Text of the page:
New Essay: What is the Abolitionist Response to P**dophiles?
I’ve been hinting at a big article I’ve been writing for months now and I’m finally ready to share it with you. Here’s an extract of my new essay What is the Abolitionist Response to P**dophiles? for you to read below…
Many of us in “leftist” spaces learn about abolitionism as a practice that counters our current carceral system. Despite its radically survivor-centred roots, many of us find ourselves falling into ‘abuse apologism’. For whatever reason, good-intentioned or not, some are consciously or unconsciously refusing to interrupt harm and therefore feeding into a patriarchal system.
My definition of patriarchy as a system wider than only gendered hierarchy, as it is usually described, is essential to the understanding of this essay. Patriarchy affects our connections with others and ourselves, usually on deeply personal levels, and therefore I consider it to be a system of relational hierarchy. Patriarchy aims to control the ideas that are associated with and therefore the possibilities attached to our gender, sexuality, family or relationship structure, and age. The patriarch or “true adult” is a largely unattainable ideal consisting of a very specific type of cisgenderism, heterosexual monogamy, and productivity (so by extension, this person is also thin or muscular and able-bodied). Adulthood is defined by patriarchy, and patriarchy is defined by adults. Those who fail to conform to patriarchal adulthood are dismissed as either “childish” (*1) or dangerous to children. For example, disabled people whose personhoods’ are undermined or queer people who are falsely portrayed in fascist media propaganda as ‘groomers’. It is important to remember, patriarchy is intimately related to the systems of white supremacy and capitalism: they cannot be separated. This leads to a wide-spread cultural desire to uphold and maintain the power that can come from the marginalisation or abuse of others.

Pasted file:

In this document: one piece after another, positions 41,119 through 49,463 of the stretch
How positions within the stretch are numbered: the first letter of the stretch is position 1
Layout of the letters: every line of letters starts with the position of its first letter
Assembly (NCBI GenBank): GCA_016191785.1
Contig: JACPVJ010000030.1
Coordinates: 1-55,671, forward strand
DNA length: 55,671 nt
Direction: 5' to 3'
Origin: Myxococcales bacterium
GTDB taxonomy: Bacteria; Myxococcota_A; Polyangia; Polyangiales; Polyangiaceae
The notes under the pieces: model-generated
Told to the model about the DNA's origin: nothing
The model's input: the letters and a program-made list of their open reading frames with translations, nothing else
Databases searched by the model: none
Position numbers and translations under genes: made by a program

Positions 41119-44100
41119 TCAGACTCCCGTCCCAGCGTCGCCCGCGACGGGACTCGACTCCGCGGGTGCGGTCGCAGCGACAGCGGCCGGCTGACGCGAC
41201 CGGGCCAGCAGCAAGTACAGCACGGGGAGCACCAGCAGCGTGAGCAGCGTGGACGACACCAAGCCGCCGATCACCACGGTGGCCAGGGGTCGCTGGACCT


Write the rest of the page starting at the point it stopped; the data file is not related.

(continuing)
Because we live in a patriarchal society, it is easier for people to relate to a loss of hierarchical power (i.e. systemically reinforced control of someone else’s behaviour) than it is for people to grasp what it truly means to be the object of power (i.e. for one to be dispossessed of one’s agency). This is true even when people have no direct experience with utilising the form of power that someone else loses as a result of a callout or intervention.
– Estelle Ellison, Pushing Back Against Mass Abuse Apologism
The focus of this writing is to address the behaviour that the majority of society views – on the surface – as the worst of the worst. Is there really a difference between so-called NOMAPS (non-offending minor attracted persons) and “active” paedophiles? How do we define peadophilla in a wider abusive culture? What, from the perspective of a child and an ex-child, could be an abolitionist response to paedophiles? I don’t expect this writing to have all the answers or get everything right; knowledge evolves with us. This essay is part one of two, the second of which written by Eshe Kiama Zuri, that will aim to explore and answer these questions, guided by our own experiences of adult supremacy, abuse, and our Black abolitionist politics.
ALSO, I wanted to remind you that my course Has Oppression Found a Home in You? is coming back this year. Places are filling fast so hurry — learn more and sign up!
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